with a view to displaying rare and wonderful monuments of
Being the main supporter to save the Nubian monuments, the
(UNESCO) approved this request, and entrusted the executive
committee, responsible for salvaging operations, with assuming
the tasks of this new project. This committee was named the "The
Committee for the International Campaign for Establishing the
International Museum of the Monuments of Nubia in Aswan, and the
National Museum for Ancient Egyptian Museum in Cairo".
Since February, 1981, a number of symposiums and seminars was
held for contribution to this great project. It was the first
time in the history of the (USECO) to decide launching an
international campaign to establish local museum. This, however,
could be ascribed to the
magnificent monumental treasures Egypt has.
On February 4 th, 1986, the foundation stone of the museum of
Nubia was laid down, playing new effective role that was derived
from the spring of culture and civilization at both home and
To the Egyptians, the museum is to display life over centuries.
As for foreign visitors, the museum will show the history of
such unique area, as a source of knowledge for researchers from
around the globe.
The International Museum of Nubia is located in Aswan on an area
of 50,000 square meters, 7000 of which are excluded to building,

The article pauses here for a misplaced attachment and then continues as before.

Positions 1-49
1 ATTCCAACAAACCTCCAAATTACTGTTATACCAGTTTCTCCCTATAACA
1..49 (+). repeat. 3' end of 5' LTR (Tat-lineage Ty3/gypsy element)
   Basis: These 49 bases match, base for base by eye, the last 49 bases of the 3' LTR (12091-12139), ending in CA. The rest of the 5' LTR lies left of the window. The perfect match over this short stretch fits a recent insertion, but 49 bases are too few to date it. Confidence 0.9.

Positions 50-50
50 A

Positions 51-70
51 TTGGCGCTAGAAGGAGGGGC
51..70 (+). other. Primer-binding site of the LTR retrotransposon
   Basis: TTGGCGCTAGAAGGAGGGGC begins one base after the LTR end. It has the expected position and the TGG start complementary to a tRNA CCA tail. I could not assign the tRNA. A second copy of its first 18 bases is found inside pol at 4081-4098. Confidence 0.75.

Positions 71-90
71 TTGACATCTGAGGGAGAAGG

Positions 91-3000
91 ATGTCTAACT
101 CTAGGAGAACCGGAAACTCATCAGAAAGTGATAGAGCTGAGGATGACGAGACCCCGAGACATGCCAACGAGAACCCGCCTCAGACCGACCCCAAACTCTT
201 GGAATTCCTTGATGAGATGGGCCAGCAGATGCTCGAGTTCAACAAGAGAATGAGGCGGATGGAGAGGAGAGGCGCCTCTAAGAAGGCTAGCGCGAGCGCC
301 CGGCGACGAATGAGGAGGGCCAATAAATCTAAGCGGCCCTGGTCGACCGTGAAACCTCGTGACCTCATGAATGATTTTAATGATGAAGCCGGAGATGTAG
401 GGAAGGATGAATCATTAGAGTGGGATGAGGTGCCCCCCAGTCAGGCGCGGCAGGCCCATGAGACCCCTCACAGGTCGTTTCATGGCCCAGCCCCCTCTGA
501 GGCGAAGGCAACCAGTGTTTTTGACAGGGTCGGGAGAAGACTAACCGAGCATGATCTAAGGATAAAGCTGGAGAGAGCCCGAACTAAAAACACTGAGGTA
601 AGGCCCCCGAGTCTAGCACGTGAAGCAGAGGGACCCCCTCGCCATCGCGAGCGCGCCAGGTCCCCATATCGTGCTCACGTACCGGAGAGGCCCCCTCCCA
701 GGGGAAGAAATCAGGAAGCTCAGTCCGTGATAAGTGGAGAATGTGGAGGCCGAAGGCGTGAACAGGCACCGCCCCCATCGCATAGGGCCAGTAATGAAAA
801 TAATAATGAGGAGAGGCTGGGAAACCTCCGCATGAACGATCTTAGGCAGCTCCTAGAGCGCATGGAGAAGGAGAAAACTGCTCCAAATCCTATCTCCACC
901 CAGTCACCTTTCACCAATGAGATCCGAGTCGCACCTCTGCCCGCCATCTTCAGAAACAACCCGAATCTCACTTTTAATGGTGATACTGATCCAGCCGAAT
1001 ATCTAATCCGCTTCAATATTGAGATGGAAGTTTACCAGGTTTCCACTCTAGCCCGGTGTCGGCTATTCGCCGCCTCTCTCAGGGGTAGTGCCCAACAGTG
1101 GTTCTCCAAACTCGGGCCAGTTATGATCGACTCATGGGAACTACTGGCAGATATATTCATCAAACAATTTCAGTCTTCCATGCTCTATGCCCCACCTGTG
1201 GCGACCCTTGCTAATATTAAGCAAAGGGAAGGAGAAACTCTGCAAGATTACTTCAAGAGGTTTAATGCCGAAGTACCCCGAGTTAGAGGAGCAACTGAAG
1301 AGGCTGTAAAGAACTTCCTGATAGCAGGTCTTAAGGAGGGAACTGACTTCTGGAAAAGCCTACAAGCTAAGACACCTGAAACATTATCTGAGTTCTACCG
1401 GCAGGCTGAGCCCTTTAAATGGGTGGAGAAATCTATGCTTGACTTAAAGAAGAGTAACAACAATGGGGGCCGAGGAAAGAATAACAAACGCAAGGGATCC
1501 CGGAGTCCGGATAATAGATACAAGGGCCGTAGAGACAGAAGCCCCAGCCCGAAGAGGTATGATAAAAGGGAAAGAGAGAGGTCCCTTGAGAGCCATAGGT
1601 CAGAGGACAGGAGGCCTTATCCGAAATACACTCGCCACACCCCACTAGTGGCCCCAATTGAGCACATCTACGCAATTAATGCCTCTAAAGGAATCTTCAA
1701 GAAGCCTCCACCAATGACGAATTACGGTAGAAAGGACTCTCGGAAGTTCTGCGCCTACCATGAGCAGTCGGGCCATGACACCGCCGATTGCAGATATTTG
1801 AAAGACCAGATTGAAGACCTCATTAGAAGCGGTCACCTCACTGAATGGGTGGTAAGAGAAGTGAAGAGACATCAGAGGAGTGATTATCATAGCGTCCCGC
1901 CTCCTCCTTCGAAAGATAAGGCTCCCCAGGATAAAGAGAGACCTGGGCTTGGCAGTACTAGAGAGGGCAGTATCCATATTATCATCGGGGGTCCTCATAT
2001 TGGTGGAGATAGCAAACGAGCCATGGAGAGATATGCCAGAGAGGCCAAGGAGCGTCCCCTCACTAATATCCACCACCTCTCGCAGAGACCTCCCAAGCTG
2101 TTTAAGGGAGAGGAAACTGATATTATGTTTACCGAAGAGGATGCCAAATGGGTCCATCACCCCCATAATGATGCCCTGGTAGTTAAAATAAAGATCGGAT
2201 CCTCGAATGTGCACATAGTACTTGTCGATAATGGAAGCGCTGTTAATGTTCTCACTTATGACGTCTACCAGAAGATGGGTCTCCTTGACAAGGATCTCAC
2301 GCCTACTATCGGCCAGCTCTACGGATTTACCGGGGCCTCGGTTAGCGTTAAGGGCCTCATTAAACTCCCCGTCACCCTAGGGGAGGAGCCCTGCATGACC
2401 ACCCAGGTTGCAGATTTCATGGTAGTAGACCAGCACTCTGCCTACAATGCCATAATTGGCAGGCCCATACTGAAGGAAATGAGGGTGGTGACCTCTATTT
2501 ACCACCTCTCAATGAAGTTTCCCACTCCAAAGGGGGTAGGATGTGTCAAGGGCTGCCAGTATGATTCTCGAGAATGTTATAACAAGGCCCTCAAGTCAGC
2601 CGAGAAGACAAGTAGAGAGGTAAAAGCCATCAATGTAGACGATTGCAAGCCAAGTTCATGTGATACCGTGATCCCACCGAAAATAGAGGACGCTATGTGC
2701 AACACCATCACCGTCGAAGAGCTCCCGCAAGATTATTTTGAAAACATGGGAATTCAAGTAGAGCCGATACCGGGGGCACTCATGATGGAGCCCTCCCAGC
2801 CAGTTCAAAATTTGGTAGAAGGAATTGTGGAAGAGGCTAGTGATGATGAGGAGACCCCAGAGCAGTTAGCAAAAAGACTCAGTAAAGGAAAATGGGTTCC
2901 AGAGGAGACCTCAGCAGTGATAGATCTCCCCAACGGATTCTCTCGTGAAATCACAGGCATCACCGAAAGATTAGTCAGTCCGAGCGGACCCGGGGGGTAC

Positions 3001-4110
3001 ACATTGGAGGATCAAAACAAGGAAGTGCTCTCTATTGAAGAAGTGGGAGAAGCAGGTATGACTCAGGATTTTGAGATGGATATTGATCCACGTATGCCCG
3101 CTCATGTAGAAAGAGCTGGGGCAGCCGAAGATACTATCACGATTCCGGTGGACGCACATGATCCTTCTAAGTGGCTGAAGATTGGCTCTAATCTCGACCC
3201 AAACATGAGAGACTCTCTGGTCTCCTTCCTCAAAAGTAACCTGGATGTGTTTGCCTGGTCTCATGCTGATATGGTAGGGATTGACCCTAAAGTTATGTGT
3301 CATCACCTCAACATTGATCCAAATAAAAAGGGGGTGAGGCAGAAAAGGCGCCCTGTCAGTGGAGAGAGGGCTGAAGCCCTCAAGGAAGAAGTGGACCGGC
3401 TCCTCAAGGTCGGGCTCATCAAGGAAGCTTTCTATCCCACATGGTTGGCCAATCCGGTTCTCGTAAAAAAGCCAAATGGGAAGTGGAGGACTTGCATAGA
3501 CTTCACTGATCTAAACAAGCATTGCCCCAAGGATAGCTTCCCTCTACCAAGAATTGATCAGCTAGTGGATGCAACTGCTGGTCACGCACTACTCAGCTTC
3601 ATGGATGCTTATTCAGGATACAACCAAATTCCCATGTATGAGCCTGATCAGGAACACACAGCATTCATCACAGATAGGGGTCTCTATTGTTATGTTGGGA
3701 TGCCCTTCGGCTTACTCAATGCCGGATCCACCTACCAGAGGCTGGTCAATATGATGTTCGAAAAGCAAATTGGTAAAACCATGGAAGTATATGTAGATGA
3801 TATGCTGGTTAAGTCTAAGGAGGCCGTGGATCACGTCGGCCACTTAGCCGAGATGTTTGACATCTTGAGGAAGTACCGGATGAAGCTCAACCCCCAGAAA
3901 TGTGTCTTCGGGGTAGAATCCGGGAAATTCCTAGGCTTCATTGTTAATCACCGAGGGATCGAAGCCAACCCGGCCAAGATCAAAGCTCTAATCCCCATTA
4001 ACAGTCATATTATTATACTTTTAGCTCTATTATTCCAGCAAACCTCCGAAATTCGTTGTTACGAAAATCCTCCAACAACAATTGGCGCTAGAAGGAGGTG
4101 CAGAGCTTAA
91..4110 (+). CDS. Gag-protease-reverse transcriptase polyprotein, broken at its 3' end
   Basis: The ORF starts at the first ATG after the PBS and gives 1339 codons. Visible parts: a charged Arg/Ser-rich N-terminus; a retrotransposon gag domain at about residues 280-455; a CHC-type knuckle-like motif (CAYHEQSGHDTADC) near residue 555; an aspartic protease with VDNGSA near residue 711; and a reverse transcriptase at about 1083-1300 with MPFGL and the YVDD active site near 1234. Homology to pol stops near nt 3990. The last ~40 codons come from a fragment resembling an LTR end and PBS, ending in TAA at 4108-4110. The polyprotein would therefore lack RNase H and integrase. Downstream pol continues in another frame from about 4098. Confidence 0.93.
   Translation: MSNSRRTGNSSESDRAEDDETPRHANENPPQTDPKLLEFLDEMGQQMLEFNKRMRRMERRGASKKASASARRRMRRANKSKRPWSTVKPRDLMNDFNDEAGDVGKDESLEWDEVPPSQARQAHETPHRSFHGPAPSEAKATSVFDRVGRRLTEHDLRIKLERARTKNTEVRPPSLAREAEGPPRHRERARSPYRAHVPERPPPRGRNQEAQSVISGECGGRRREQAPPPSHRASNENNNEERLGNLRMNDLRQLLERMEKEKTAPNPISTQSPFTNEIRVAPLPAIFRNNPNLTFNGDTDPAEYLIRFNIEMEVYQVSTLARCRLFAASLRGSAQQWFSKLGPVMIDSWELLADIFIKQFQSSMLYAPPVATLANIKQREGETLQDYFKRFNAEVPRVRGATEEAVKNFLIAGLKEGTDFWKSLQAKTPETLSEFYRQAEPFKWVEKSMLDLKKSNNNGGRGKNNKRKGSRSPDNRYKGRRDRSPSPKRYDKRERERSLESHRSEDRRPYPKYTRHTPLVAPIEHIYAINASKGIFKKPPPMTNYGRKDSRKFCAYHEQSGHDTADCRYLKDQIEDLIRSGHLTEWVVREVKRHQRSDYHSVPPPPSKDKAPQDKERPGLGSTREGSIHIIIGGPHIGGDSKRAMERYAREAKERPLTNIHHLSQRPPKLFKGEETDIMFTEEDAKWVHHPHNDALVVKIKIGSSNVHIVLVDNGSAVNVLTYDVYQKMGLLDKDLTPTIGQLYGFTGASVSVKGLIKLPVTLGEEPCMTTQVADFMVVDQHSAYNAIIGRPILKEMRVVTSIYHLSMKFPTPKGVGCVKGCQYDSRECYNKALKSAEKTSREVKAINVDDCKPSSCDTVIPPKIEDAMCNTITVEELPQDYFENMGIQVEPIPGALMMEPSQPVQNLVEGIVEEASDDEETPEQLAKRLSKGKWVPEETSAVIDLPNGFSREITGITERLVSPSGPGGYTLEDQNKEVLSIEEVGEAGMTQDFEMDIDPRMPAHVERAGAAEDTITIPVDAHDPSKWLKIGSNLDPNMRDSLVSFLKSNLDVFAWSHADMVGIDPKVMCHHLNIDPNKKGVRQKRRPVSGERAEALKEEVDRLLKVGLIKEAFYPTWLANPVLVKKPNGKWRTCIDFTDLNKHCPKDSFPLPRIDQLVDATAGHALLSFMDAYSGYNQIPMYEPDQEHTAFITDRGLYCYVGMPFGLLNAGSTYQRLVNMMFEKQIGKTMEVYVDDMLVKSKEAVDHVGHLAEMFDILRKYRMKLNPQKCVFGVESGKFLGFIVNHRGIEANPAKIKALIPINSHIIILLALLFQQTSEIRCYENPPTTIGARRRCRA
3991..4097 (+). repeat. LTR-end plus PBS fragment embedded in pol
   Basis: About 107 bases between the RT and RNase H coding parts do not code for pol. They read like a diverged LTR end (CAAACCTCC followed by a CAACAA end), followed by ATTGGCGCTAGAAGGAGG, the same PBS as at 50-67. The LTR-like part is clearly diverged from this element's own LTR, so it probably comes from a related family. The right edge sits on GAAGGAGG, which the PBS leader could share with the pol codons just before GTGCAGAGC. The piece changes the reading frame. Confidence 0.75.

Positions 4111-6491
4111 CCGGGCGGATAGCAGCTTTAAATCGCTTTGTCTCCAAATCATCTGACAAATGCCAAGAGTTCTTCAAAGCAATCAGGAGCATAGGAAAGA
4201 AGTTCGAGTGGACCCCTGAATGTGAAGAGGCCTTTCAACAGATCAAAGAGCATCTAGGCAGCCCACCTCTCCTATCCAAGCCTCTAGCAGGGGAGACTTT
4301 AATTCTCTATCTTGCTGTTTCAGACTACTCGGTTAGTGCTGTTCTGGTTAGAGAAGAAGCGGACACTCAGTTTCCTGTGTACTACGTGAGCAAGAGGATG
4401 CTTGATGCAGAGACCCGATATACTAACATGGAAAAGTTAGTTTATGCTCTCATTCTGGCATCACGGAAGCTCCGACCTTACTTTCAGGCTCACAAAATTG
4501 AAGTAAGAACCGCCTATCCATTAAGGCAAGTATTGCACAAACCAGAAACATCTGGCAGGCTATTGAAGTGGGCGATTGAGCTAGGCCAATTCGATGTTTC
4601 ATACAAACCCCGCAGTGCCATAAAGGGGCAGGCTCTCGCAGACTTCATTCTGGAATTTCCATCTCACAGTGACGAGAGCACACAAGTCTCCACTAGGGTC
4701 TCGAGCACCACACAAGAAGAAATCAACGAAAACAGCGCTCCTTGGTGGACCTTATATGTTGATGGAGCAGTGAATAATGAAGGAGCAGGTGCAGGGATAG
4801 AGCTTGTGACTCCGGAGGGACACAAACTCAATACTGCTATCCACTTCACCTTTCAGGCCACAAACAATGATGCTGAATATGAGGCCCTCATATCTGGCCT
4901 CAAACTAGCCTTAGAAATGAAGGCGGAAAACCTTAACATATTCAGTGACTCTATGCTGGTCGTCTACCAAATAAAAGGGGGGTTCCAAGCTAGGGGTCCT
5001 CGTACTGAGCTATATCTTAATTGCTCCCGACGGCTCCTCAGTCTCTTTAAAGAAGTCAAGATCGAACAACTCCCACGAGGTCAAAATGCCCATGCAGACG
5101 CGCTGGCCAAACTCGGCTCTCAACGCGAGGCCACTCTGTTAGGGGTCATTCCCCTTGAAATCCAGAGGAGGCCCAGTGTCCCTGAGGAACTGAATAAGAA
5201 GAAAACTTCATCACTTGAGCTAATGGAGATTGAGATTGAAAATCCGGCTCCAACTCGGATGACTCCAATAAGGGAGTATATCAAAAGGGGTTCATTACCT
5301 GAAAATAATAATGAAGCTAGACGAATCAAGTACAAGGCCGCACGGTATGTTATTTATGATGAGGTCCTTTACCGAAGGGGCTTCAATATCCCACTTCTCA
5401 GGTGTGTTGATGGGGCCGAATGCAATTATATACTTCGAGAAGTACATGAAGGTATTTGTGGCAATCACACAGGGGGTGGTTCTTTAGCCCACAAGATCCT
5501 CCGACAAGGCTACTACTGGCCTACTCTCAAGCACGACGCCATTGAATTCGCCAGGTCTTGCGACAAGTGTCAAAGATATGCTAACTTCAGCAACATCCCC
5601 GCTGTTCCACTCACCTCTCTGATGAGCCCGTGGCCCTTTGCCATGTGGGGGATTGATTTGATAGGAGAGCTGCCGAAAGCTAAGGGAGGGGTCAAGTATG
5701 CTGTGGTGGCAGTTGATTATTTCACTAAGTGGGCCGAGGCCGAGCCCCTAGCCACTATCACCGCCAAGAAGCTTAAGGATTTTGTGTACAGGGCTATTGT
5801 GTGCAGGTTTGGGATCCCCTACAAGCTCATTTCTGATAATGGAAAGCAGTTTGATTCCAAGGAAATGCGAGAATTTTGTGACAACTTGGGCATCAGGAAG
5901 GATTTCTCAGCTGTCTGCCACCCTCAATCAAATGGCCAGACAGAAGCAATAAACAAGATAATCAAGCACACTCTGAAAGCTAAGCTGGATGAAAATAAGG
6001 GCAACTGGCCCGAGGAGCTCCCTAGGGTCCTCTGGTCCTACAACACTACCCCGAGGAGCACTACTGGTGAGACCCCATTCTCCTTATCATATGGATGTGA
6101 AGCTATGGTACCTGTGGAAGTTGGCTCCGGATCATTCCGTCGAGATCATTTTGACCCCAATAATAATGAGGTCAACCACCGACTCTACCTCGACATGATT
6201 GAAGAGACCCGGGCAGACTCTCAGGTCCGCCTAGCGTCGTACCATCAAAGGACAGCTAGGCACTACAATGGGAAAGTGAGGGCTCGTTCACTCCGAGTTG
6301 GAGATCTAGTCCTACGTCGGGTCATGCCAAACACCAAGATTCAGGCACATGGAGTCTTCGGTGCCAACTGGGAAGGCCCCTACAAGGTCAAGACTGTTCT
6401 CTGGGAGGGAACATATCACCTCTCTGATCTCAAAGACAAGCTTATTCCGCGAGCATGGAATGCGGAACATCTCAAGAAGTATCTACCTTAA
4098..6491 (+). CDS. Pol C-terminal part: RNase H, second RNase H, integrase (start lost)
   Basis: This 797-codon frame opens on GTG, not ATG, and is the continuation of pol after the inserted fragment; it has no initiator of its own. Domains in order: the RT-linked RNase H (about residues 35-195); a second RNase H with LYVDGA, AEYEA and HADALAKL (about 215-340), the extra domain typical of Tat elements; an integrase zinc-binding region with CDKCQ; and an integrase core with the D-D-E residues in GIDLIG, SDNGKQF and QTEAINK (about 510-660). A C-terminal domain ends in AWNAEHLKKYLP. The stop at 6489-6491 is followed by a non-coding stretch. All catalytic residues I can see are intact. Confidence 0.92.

while the rest designed to be the yard of the museum.
The building has three floors for displaying and housing, in
addition to a library and information center. The largest part
of the museum is occupied by the monumental pieces, reflecting
phases of the development of the Nubian culture and
Three thousands pieces of antiq., representing various ages;
Geological, Pharaonic, Roman, Coptic and Islamic, were
registered. The open-door exhibition includes 90 rare monumental
pieces, while the internal halls contain 50 invaluable pieces
dating back to the pre-history
times, 503 pieces belong to Pharaonic time, 52 of Coptic era,
103 of Islamic age, 140 of Nubian time, in addition to 360
pieces having the tang of Aswan.
The work in this unique edifice lasted for 11 years straight,
and cost LE 60 million.
The museum of Nubia gained this unique position simply because
it harbors unique monuments not in any elsewhere.
It houses the statute of Ramsis II, which was laid at the very
forefront of the Museum, statute of Amenras the spiritual wife
of Amen, she is of Nubian origin. It, also, has the head of the
Shpatka, of the Nubian origin, made of rosy granite, head of
black granite of Tahraqa, the Nubian King, whose reign during
the 7th century BC was said to be full of prosperity. There is a
temple of his name with gold-plated pillars.
There are, also, four mummies for nobles, which were found in
Kashmatkh town in Nubia.
The museum, as well, houses several models and styles of the
Nubian heritage, the panorama of the Nile, depicting live image
of the River Nile streaming through its banks.
There is also a model for the Nubian-style house, typically
copied to mirror the nature of life in Nubia.
All pieces exhibited in the museum reflect the character of the
Nubia over history and display how it merged with the Islamic
civilization on one hand and the mother civilization of Egypt on